We may have surpassed the point of irreparable damage to
our planet, as science confirms that an ecological
balance may only be achievable now by artificial means.
Anthropocene defines our geological era,
the environment as mostly affected by artificial human
action. While the environment is understood
as a large dynamic self-regulated ecosystem without
borders, the causes and effects can be traced
everywhere. But the consequence of the ecological crisis
is mostly politically measured in cities where large
economic interests are concentrated. While the
ecological crisis draws attention back to the center, it
cannot disregard the regional periphery where ecological
forces may emerge. This problem presents a reciprocal
continuous project as opposed to the separation between
city / environment, city / landscape, and center /
Slavoj Žižek's recent statement "Nature does not exist"
has questioned several assumptions and implies many
concepts. One such assumption questions the
environmental stability of our planet as 'natural'
processes reconfigure landscapes out of crisis, such as
earthquakes, volcano eruptions or hurricanes. One
implication of his statement is the artificially
projected signification of the word 'Nature' in our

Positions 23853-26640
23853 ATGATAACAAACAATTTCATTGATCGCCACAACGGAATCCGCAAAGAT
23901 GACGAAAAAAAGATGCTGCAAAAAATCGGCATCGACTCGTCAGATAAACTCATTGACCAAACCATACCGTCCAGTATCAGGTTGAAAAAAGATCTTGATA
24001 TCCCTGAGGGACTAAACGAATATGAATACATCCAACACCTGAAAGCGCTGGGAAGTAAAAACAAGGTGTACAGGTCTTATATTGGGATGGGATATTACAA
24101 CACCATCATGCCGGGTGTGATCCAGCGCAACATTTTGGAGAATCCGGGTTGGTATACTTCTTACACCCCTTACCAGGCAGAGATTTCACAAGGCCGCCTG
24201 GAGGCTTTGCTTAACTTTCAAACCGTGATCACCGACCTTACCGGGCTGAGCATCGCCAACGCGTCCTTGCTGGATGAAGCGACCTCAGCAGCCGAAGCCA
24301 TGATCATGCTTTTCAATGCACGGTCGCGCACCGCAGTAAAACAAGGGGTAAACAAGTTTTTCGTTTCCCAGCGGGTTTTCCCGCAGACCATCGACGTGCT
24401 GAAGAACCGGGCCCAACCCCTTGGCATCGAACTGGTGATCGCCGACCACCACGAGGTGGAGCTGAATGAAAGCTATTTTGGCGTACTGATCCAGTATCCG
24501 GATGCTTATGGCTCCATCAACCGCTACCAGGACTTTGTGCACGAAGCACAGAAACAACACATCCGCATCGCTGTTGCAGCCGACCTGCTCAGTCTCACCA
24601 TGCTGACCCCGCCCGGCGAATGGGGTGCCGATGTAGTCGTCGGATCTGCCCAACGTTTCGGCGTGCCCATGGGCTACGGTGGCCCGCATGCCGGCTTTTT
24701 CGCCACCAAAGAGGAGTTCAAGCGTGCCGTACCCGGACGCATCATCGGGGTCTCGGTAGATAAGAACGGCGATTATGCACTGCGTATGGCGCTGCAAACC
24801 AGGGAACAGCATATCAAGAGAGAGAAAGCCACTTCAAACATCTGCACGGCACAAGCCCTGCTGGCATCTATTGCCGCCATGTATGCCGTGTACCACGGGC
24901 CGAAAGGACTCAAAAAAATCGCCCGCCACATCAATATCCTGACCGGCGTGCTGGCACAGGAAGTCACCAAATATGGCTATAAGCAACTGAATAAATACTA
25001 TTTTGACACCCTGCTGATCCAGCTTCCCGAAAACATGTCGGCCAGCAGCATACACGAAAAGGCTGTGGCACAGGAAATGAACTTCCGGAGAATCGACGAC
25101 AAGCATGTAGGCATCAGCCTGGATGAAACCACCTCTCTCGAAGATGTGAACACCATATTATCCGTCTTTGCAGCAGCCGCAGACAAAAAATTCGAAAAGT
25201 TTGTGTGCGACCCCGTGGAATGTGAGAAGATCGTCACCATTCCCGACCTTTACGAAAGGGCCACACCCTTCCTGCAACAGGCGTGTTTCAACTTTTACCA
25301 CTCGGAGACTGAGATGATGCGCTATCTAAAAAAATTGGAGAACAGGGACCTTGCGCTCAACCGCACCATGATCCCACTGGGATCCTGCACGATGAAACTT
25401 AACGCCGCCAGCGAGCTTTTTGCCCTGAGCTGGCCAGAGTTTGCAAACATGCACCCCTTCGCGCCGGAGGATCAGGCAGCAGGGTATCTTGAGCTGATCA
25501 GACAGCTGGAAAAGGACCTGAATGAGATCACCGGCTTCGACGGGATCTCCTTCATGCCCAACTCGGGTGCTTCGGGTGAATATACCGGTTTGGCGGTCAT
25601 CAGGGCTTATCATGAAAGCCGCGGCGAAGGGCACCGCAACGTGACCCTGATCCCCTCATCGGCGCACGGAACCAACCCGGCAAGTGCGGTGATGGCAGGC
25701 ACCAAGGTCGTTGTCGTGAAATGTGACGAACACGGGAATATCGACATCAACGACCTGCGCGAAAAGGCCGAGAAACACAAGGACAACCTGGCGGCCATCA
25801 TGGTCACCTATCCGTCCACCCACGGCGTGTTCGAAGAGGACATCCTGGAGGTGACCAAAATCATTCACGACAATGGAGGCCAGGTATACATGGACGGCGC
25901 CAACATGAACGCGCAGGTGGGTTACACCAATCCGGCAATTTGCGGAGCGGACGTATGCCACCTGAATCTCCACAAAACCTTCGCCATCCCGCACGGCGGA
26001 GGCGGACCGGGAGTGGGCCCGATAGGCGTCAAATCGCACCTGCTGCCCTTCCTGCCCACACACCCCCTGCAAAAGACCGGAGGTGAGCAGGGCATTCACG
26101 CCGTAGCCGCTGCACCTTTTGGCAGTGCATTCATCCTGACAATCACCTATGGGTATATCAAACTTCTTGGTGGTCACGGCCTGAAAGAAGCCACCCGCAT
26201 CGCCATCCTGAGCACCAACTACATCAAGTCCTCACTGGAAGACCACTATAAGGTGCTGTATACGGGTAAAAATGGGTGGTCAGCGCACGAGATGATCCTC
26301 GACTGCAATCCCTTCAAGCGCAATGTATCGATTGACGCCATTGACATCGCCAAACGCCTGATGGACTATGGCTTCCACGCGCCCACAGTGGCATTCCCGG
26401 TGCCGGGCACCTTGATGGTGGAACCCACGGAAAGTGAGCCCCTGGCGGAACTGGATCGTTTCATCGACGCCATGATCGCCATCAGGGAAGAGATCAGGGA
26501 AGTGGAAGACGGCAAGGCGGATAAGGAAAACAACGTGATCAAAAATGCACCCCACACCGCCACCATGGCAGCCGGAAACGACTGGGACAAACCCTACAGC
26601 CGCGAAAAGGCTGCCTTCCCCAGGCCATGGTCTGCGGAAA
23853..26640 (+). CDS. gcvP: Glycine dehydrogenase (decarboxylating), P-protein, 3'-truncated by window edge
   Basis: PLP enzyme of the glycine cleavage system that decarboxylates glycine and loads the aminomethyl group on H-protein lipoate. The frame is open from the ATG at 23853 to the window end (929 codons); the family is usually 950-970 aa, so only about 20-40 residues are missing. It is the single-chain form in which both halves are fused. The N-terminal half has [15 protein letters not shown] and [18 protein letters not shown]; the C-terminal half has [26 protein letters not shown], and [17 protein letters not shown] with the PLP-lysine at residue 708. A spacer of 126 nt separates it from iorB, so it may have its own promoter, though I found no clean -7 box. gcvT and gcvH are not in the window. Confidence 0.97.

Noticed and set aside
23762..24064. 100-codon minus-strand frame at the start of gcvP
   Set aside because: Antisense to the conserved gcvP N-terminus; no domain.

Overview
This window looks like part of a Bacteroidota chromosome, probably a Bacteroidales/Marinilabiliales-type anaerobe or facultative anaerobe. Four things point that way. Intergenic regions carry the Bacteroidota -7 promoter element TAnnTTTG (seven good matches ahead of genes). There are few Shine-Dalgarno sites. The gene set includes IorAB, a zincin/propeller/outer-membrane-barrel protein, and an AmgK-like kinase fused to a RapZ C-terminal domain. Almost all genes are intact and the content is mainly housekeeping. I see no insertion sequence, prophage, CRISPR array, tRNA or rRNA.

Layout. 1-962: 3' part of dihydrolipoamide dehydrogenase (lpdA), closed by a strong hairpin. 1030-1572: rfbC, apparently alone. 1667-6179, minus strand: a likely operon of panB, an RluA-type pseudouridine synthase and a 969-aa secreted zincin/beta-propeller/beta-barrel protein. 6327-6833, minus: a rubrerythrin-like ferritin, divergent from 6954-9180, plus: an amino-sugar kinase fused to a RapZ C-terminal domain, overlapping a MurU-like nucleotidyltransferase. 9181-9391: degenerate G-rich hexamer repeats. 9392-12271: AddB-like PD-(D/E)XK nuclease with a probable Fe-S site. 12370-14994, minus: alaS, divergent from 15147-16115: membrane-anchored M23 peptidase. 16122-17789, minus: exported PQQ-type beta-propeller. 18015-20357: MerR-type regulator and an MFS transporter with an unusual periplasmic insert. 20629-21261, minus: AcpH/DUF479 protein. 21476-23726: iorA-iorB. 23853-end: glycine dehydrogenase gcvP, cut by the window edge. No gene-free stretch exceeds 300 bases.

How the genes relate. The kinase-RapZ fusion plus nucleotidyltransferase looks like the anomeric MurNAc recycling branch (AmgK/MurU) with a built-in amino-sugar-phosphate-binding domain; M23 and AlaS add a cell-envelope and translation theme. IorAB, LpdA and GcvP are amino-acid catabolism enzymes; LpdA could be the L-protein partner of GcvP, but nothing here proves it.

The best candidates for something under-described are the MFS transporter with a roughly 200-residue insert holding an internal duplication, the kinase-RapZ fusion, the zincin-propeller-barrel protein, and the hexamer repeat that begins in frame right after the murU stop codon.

language to the object of study. But in the context of
this studio, another implication may also be extended to
computer languages and the simulation of environments
through fluid dynamics, projecting another layer of
To face these issues, the studio initially proposed to
avoid environmental preservation.
Dually purposed as an urban design and as a landscape
design studio, students were asked to study social,
economical, biological and ecological landscape-urbanism
alternative strategies for the systems of bays, rivers,
shores and ports that surround and that affect New York
City. Areas of study included New York City's Upper and
Lower Bay, East River, Hudson River, Jamaica Bay, and
Flushing Bay which were analyzed through both computer
assisted and analog simulations. New York City and its
surroundings were studied by structuring natural
feedback, exchanging information and energy. The studio
framed this approach through mega-structural visions as
radical interventions that affect the entire region.
Students were asked to consider relationships between
the architecture of the city and the artificial
structuring of surrounding territories as well as the
constitution of form indexed through time, and to study
fluid forces through dynamic computational processes.
Students mapped, tested and worked both urban and
landscape strategies through processes of sedimentation,
erosion, and tidal or hydraulic energy, to extend and
recode the architecture of New York City.
Pablo Lorenzo-Eiroa directed
the Senior Studio as a Visiting Associate Professor at UPenn Design (University of
Pennsylvania School of Design): landscape urbanism
studio with Teaching Assistant Scott Aker of the
Undergraduate Program directed by Chair Richard Wesley. Midterm Review and Final Reviews included:
Andrew Saunders, Fred Levrat, Richard Wesley, Juan
Manuel Villa Carrero and others. The studio consisted in
developing a resilient coding for New York City in
relation to environmental forces.
Bennett, Jennifer Chu, Jordan Holmes, Brittany Huang,
Zephani Huang, Martina Merlo, Emma Pfeiffer, Brian Rawn,
Yong Feng See, Lindsay Wong and Daniel Zuvia.